Bubbles Yoeli Weiss as Mercutio in "Romeo and Juliet in Yiddish." (Mafalda Melo, Mafalda Melo )
Brooklyn's infighting Hasidim meet the Bard in "Romeo and Juliet in Yiddish," Eve Annenberg's exuberant new feature.
Openhearted and kvetching, the comedy filters a very particular slice of contemporary New York through Shakespeare's star-crossed tale and a bit of kabbalistic magic. One joy of the gawky-lovely film is that it probably represents the most extensive use of Yiddish on the big screen in decades.
Annenberg ("Dogs: The Rise and Fall of an All-Girl Bookie Joint") built the movie around nonprofessional actors who grew up in Williamsburg's insular community of ultra-Orthodox Jews and learned English only after leaving the fold. The filmmaker included, they're all playing versions of themselves as well as Shakespearean counterparts.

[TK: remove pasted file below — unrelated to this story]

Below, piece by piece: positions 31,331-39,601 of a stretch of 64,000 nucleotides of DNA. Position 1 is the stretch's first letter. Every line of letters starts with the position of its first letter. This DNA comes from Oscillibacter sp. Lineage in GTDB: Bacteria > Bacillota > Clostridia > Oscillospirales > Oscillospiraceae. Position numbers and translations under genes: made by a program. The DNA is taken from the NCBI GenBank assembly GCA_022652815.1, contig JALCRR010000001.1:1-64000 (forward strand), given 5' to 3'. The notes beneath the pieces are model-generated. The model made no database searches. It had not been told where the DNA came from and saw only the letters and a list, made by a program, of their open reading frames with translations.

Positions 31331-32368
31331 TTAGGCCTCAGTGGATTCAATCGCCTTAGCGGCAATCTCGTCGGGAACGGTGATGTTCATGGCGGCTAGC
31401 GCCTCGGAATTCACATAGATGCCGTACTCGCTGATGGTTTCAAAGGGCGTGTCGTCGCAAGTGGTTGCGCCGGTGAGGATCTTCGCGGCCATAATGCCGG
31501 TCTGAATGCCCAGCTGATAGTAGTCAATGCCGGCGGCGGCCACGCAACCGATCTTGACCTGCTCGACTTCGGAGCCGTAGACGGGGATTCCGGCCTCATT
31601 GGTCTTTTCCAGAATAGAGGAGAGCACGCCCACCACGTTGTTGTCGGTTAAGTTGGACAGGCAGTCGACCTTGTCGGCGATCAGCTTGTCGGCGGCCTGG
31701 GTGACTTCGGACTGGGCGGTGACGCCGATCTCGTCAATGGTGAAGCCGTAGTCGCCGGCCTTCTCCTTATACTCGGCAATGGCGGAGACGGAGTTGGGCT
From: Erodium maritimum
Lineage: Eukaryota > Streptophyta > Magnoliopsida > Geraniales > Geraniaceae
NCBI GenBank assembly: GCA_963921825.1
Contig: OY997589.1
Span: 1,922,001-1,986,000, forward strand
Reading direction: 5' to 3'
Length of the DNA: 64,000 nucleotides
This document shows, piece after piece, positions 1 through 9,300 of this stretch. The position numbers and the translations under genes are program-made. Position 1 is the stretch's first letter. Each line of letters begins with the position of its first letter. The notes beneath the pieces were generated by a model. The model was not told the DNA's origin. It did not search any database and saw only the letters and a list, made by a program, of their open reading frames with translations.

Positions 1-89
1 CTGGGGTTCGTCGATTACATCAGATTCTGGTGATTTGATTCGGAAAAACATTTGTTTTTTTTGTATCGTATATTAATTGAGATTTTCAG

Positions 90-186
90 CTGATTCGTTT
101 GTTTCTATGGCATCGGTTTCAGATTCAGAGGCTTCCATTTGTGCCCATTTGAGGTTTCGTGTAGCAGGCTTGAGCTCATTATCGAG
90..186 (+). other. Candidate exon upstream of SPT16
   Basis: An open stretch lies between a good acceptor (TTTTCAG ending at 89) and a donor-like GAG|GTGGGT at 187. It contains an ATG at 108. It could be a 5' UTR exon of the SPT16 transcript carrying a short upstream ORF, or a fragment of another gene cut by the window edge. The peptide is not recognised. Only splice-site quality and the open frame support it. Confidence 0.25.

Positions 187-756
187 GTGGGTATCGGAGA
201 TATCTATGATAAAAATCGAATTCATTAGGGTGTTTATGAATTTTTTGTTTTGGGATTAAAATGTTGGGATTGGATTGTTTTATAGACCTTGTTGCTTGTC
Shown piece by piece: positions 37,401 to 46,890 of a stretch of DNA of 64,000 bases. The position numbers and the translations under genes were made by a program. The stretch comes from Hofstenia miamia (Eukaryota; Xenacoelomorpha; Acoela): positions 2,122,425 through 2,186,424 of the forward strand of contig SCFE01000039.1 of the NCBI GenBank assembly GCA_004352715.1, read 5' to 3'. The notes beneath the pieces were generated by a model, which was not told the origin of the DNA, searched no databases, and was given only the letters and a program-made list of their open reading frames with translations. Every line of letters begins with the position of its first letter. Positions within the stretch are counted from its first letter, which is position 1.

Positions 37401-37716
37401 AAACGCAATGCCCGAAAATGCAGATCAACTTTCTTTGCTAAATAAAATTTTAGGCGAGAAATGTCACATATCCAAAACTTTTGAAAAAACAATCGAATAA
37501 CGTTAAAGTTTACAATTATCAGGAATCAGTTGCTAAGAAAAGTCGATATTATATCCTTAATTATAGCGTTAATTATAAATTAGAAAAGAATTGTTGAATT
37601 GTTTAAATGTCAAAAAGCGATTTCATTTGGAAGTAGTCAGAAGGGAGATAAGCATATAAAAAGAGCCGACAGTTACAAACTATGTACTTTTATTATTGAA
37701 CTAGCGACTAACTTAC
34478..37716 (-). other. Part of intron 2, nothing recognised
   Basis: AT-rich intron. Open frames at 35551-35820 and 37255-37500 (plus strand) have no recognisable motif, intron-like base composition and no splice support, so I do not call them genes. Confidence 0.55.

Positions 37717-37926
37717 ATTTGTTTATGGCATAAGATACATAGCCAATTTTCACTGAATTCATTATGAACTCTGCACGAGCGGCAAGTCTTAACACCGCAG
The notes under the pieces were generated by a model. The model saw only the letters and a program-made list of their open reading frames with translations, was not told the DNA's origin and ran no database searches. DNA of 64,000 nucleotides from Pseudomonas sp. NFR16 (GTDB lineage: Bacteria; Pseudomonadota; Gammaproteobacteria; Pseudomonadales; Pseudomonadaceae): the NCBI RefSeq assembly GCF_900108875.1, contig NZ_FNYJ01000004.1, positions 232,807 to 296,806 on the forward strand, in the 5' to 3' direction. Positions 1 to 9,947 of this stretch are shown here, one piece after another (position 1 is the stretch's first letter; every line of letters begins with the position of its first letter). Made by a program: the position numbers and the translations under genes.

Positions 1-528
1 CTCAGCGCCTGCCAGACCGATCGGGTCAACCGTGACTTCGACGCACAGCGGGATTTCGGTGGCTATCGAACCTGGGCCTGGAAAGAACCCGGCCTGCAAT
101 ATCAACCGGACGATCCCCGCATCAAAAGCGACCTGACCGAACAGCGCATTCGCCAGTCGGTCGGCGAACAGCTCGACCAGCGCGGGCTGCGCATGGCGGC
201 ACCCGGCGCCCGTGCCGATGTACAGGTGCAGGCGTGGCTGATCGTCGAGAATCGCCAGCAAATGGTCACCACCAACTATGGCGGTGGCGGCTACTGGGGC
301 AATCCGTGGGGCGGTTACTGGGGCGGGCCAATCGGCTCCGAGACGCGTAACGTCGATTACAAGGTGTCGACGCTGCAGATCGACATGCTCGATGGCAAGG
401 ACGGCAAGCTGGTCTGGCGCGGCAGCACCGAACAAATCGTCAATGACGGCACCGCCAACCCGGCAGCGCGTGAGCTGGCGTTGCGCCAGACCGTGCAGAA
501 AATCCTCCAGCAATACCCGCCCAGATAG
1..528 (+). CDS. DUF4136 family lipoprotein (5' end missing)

Annenberg portrays Juliet's nurse and Ava a jaded ER nurse and secular Jew who's working on a midlife master's degree. She enlists the help of three twentysomething dropouts from Orthodoxy for an academic project: updating a 1939 translation of Shakespeare from old to modern Yiddish.
The dialogue can be razor-sharp. "A little thuggy" is how Ava explains the Montagues and Capulets to her trio of homeless fraudsters. In turn, they elucidate the internecine hostilities among Orthodox sects. The film moves between intersecting worlds with Groucho-esque cerebral antics and visual nods to Chagall.
The performances are uneven, but there's a grimy thrill to seeing scenes from the play in subway cars and on fire escapes.
If the love story between Romeo (Lazer Weiss) and Juliet (Melissa Weisz) lacks the resonance of the source material, the effusive dark humor of contemporary Yiddishkeit makes up for it: A dying language sounds very much alive and well.